Thomas Aquinas on bodily identity / Antonia Fitzpatrick.

By: Fitzpatrick, Antonia [author.]
Material type: TextTextPublisher: Oxford, United Kingdom : Oxford University Press, 2017Copyright date: ©2017Edition: First editionDescription: x, 203 pages ; 24 cmContent type: text Media type: unmediated Carrier type: volumeISBN: 9780198790853; 0198790856Subject(s): Thomas, Aquinas, Saint, 1225?-1274 | Thomas, Aquinas, Saint, 1225?-1274 | Human body (Philosophy) | Human body (Philosophy)DDC classification: 128/.6 LOC classification: B765.T54 | F53 2017Summary: This is a study of the union of matter and the soul in the human being in the thought of the Dominican Thomas Aquinas. At first glance this issue might appear arcane, but it was at the centre of polemic with heresy in the thirteenth century and at the centre of the development of medieval thought more broadly. The book argues that theological issues, especially the need for an identical body to be resurrected at the end of time, but also considerations about Christ's crucifixion and saints' relics, were central to Aquinas's account of how human beings are constituted. The book explores in particular how theological questions and concerns shaped Aquinas's thought on individuality and personal and bodily identity over time, his embryology and understanding of heredity, his work on nutrition and bodily growth, and his fundamental conception of matter itself. It demonstrates, up-close, how Aquinas used his peripatetic sources, Aristotle and (especially) Averroes, to frame and further his own thinking in these areas.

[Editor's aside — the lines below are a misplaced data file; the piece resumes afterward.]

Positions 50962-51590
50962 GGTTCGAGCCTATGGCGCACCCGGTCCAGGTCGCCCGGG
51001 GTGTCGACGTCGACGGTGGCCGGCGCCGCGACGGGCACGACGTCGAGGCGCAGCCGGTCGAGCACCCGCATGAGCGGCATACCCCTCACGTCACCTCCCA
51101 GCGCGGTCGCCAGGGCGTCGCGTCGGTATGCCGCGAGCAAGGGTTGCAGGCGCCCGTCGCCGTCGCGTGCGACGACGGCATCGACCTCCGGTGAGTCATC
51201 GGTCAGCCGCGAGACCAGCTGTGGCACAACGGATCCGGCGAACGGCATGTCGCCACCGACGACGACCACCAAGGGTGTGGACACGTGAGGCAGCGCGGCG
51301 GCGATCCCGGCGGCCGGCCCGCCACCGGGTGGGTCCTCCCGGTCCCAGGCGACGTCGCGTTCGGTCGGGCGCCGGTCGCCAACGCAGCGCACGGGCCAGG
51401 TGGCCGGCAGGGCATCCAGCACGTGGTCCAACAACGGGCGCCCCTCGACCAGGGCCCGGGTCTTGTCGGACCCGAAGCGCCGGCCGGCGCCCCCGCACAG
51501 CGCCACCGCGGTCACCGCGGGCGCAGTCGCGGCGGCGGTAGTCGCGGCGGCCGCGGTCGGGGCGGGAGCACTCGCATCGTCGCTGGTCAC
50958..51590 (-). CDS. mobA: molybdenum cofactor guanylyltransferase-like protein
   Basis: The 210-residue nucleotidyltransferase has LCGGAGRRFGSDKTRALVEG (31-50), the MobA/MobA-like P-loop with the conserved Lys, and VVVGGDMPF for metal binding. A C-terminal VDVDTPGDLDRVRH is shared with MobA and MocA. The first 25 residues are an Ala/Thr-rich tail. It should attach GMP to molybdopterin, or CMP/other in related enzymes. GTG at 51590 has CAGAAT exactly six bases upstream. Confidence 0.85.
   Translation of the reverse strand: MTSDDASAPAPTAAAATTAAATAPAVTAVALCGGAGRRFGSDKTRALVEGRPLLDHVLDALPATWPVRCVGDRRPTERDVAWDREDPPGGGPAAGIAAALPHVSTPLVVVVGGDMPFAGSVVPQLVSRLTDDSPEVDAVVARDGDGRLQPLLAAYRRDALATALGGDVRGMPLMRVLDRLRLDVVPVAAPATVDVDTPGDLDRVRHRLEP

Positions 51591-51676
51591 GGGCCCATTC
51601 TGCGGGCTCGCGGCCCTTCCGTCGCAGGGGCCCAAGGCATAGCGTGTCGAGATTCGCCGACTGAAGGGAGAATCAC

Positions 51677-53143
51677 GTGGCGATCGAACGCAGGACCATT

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Books / Monographs Dominican University College Library / Collège Universitaire Dominicain
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Includes bibliographical references (pages 183-193) and index.

This is a study of the union of matter and the soul in the human being in the thought of the Dominican Thomas Aquinas. At first glance this issue might appear arcane, but it was at the centre of polemic with heresy in the thirteenth century and at the centre of the development of medieval thought more broadly. The book argues that theological issues, especially the need for an identical body to be resurrected at the end of time, but also considerations about Christ's crucifixion and saints' relics, were central to Aquinas's account of how human beings are constituted. The book explores in particular how theological questions and concerns shaped Aquinas's thought on individuality and personal and bodily identity over time, his embryology and understanding of heredity, his work on nutrition and bodily growth, and his fundamental conception of matter itself. It demonstrates, up-close, how Aquinas used his peripatetic sources, Aristotle and (especially) Averroes, to frame and further his own thinking in these areas.

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